What’s the deal with Resuscitation?

It’s hard to miss this topic which has exploded in the media again this week. The lady in front of me on the bus home on Wednesday was reading the Daily Mail. The headline “Do you want us to let you die?” was brandished across it above a large photo of Cliff Richard. Luckily I’d learned about the story the previous evening from Twitter. It pertains to the experience of Mrs Lilley, Roy Lilley, the health policy analyst’s mother, who had had a recent negative experience when a district nurse visited to discuss Advance Care Planning, including the ever emotive topic of resuscitation.

I made my own decision not to be for cardiopulmonary resuscitation the day after I discovered my cancer had spread to my liver and bones. I wanted it to be clearly documented at a time when I had full mental capacity that I did not want to go through a futile, brutal treatment that was never going to somehow magically take my cancer away. I have a pelvic malignancy so the chances of me dropping dead from a pulmonary embolism are fairly high. I have also in my time been very ill following chemotherapy with serious infections, again another risky time.

There is no way I would like to have my chest exposed while somebody attaches large electrodes and does chest compressions. Another member of the team would most likely put a tube down my throat or use a tight fitting face mask to ventilate my lungs. Somebody else would no doubt be digging around in my arms with needles looking for a vein to insert a cannula, which because of the situation and my past history would be very difficult. I would also probably suffer the indignity of someone exposing my groins while they tried to take blood from the large artery there to assess my oxygen levels. There would be lots bleeping and raised voices. Depending on my heart rhythm I may need electric shocks in an attempt to restart a normal rhythm. The voltage used is so high that patients physically jerk as the shock is delivered. Drugs such as adrenaline may be administered. There would be empty packets from the equipment discarded on the floor around my bed. The picture I am painting is, even in the most well run cardiac arrest call, of a chaotic scenario and cannot be aligned in any way to my vision of a peaceful death. Because when resuscitation is used the patient has died. Their heart and lungs have stopped working. In the majority of cases we are not successful. If we do manage to re-establish a heart rhythm then the risks of the patient having suffered a hypoxic brain injury are high.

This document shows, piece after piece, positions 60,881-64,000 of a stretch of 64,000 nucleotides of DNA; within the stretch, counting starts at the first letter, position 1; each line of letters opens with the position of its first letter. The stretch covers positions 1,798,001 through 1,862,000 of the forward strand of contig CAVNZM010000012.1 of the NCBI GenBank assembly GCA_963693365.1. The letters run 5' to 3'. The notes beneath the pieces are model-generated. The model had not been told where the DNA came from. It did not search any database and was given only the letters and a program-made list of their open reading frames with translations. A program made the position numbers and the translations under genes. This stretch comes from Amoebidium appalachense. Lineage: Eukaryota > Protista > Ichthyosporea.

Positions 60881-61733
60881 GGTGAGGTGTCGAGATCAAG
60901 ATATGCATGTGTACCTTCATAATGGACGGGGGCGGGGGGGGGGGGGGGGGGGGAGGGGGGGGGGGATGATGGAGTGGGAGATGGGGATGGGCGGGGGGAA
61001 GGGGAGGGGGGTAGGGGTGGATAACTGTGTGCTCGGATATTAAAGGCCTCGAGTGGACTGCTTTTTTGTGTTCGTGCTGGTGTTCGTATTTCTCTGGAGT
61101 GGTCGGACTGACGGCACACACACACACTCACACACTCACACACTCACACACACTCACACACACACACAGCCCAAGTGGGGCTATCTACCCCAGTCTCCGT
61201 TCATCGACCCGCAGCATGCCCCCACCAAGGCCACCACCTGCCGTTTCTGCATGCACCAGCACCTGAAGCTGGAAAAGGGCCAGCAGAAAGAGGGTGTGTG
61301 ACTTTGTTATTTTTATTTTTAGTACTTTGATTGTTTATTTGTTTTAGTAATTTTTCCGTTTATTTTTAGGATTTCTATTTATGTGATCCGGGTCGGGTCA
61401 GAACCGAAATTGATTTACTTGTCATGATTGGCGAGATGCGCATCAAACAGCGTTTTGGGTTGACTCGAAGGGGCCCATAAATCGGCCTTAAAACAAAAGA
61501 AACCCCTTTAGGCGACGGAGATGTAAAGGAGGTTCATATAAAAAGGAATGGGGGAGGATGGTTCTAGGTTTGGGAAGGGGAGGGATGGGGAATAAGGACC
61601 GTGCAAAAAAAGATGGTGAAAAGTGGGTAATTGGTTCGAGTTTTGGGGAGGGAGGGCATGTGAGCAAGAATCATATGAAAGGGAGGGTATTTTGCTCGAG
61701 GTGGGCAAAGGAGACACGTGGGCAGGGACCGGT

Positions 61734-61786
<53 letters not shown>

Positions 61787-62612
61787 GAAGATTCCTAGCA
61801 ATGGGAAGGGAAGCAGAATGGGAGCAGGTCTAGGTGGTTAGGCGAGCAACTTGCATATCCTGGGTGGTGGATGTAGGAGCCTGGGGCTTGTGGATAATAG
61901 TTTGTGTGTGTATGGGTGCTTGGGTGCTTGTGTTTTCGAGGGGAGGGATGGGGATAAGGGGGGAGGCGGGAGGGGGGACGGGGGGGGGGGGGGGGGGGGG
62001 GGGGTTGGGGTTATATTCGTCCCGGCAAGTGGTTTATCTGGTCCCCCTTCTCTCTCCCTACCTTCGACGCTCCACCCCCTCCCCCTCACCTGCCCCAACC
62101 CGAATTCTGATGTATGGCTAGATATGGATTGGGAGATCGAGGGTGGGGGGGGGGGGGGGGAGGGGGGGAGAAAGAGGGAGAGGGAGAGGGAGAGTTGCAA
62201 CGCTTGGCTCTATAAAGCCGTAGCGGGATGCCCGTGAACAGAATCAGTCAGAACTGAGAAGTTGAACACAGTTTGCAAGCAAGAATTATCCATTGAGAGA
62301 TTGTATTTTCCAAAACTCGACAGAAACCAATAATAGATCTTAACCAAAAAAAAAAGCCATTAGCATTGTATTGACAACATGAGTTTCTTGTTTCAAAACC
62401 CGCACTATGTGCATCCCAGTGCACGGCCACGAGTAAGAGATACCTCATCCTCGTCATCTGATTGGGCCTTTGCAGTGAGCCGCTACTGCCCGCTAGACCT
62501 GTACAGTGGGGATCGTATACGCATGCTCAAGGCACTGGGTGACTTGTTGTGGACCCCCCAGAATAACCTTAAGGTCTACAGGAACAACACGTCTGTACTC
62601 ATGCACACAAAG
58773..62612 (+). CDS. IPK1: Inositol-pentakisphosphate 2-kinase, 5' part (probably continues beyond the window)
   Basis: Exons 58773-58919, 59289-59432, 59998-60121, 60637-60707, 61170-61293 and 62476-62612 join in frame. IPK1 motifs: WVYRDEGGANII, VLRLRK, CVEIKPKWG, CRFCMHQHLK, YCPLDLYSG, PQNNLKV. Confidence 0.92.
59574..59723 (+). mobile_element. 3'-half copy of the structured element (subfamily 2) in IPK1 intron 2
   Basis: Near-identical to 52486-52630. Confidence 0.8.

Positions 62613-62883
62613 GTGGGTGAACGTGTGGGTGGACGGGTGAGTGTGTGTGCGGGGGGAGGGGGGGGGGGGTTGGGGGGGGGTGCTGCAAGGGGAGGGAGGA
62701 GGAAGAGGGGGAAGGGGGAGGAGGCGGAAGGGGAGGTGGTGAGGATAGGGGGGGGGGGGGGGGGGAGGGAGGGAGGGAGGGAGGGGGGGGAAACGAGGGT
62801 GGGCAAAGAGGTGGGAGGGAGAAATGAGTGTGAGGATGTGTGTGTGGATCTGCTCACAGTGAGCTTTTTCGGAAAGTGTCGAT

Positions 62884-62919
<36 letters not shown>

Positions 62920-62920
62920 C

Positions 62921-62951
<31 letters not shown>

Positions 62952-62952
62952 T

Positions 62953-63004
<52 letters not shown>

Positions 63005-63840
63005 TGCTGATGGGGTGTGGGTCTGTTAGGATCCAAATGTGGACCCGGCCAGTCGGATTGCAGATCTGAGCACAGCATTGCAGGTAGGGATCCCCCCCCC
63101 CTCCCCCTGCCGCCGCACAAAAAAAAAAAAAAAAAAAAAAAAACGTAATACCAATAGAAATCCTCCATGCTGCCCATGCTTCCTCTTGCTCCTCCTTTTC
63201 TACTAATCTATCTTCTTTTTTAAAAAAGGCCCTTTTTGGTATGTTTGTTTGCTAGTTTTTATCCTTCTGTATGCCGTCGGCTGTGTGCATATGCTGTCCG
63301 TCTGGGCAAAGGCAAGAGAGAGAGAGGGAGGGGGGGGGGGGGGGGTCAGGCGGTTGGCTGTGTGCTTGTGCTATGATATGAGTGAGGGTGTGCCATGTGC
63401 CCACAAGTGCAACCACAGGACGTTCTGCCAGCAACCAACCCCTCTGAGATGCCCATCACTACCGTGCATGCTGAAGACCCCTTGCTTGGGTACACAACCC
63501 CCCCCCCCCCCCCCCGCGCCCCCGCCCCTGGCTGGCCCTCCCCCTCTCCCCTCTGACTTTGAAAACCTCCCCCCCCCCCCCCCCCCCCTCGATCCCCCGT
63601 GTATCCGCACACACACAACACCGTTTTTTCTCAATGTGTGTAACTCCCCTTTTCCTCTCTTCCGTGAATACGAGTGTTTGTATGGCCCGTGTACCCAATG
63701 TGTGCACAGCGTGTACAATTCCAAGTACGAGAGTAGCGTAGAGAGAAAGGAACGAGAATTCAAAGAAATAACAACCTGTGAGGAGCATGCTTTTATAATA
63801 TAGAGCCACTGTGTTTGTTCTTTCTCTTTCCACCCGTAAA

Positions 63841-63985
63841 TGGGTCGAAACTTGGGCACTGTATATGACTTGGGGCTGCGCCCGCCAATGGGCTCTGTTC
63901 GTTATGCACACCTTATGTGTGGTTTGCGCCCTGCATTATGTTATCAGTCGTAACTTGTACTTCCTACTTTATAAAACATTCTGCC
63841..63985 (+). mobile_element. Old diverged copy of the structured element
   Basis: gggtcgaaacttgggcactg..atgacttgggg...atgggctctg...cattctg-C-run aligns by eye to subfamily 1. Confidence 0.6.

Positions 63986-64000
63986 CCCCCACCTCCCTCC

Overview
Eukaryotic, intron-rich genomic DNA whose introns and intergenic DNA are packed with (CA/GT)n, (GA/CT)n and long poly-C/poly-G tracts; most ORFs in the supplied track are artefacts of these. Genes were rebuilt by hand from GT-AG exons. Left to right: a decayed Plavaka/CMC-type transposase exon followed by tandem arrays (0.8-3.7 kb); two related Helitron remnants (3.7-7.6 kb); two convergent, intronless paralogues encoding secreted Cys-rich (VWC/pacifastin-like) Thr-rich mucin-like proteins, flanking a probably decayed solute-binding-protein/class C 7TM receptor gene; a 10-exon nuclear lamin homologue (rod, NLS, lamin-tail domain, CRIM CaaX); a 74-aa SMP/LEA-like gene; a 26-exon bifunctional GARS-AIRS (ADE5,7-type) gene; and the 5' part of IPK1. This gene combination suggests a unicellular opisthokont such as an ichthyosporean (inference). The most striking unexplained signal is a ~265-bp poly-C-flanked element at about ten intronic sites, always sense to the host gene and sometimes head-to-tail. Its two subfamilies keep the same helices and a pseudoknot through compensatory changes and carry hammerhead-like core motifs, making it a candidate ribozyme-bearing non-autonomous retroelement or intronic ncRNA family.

I talk to patients and their families about resuscitation every day I work. I look after frail, older adults and it is a question we need to consider very frequently. Some people would argue a question we should consider for everybody. In our population success rates are even lower with chances of surviving to discharge from hospital in the pre-morbid state even lower again. The risks are higher too. Anyone who has done chest compressions on a frail patient has probably felt that terrible crunch as you break ribs. Cerebral hypoxia is more common too as the blood supply to the brain is less good. This may manifest as agitation or coma.

Of course how these conversations are handled takes time and requires sensitivity. It should be a conversation, not just a tick box. Previous knowledge and opinions should be sought, information should be given, thoughts and ideas elicited and ideally both parties will agree. It is important to emphasise that a DNACPR decision does not mean we are going to stop actively treating the presenting health problems. It is also important to agree when a decision should be reviewed as with most things in Medicine it does not have to be set in stone forever more.

But we do as a society have to accept that some health conditions are incurable. That as we age our bodies do eventually wear out. We are all going to die, nothing in life in more certain. Whether the media want to make us all more frightened of this fact is their business, what I want to focus on as a clinician is achieving comfortable, dignified deaths for my patients when that time has come and hope that somebody will do the same for me when it’s time for me to meet my maker too.